A modern physician's job may consist largely of analyzing test results, but a good doctor is also focused on observation. Noticing details such as discolored skin, or body language that denotes discomfort, can provide important clues leading to a proper diagnosis.
So how can aspiring physicians develop a keen eye? New research suggests they should regularly leave the teaching hospital and head for the art museum.
A group of first-year medical students in Philadelphia who did just that, by taking a course focused on visual perception, significantly improved their observational skills. What's more, they reported they were already applying their heightened ability in their clinical work.
"Art training could be helpful across many specialties—especially ones like ophthalmology, dermatology, and radiology, where diagnosis and treatment plans are based primarily on direct observation," said Gil Binenbaum of the University of Pennsylvania's Perelman School of Medicine. He's the senior author of the new study, which is published in the journal Ophthalmology.
The study, led by Jaclyn Gurwin, featured 36 first-year medical students. Half of them voluntarily attended six custom-designed, 90-minute lessons at the Philadelphia Museum of Art over a three-month period.
Instructors used an approach known as "Artful Thinking," which begins by observing and describing colors, shapes, and lines, before graduating to more complex concepts such as "comparing and connecting" and perspective-taking.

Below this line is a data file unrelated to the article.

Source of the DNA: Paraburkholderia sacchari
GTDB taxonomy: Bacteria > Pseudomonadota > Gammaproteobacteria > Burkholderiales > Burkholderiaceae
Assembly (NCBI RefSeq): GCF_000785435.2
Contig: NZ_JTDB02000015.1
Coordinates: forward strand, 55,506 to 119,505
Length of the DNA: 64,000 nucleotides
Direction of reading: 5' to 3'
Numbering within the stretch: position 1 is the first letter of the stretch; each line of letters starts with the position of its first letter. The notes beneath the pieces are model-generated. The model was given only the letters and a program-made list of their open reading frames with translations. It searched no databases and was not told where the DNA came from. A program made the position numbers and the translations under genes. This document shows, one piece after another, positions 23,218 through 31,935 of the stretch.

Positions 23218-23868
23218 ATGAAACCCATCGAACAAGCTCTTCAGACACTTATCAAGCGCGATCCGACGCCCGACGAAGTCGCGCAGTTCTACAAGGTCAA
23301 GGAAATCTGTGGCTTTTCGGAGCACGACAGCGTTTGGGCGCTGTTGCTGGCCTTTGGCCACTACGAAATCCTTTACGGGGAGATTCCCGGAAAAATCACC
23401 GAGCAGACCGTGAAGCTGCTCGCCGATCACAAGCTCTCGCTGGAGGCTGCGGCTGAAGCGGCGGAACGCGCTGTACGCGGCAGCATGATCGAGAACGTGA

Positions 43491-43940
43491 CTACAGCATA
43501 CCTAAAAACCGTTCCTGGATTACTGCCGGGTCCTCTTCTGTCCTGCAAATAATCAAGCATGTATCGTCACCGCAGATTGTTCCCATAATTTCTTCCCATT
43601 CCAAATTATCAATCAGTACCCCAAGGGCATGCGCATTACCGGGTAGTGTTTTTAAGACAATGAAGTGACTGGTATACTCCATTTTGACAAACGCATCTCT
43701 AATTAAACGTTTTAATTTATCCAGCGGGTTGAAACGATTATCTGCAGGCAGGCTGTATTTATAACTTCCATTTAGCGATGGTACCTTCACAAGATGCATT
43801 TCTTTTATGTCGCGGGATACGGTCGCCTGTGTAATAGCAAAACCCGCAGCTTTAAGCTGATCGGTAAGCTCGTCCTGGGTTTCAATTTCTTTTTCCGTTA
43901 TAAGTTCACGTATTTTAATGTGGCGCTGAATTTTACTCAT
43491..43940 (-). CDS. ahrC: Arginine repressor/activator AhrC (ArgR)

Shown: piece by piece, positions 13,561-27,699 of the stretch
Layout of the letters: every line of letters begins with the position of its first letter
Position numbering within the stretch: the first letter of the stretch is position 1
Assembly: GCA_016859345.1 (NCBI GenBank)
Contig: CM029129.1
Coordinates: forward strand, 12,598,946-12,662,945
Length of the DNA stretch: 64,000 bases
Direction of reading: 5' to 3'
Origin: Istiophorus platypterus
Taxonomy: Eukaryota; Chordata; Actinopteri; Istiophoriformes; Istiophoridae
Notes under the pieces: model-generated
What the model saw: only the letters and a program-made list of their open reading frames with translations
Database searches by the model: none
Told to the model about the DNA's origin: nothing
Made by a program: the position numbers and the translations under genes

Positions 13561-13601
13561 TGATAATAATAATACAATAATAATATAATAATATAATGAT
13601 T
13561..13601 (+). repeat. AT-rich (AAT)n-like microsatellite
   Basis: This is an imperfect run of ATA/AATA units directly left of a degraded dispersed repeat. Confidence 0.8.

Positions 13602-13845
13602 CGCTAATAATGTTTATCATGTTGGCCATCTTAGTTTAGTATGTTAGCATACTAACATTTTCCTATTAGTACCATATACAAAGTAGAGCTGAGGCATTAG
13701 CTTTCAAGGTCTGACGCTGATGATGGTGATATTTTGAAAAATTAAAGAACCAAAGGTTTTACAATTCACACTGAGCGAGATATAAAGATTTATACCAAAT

At the beginning and end of the program, all of the students took a series of tests. They were asked to describe, in detail, images that depicted artworks, retinas, and the faces of patients suffering from various eye-related diseases.
The observational skills of the 18 students who took the art course increased significantly over the three months. Somewhat surprisingly, those of the 18 who did not take it actually declined during that same period.
This "raises the intriguing possibility that the initial medical school curriculum, with its intense focus on mastering the biological and molecular foundations of medicine, may actually inhibit the development of good observational skills early on," the researchers write.
The results contained one disappointment: The med students' scores on the "reading the mind in the eyes" test—which gauges their ability to discern a person's emotional state by looking at their eyes—did not increase with the art training. That suggests the curriculum needs to be tweaked a bit if it is to elicit more empathetic responses to patients.
That said, "some of the students in the training group expressed in the post-training survey that their ability to empathize did improve, but not necessarily for the reason we expected," the researchers write. "The art training (involved learning) from multiple viewpoints about an unfamiliar subject matter with no clear correct answer," they note, and this apparently approved "their ability to appreciate the opinions of others."
The researchers note that this program could easily be emulated around the nation. The notion of using fine art to enhance visual diagnostic skills has been talked about for years; this is a practical way to implement it.
When looking for a new physician, people often note where the person went to medical school. In the future, we may also want to check out where they studied art.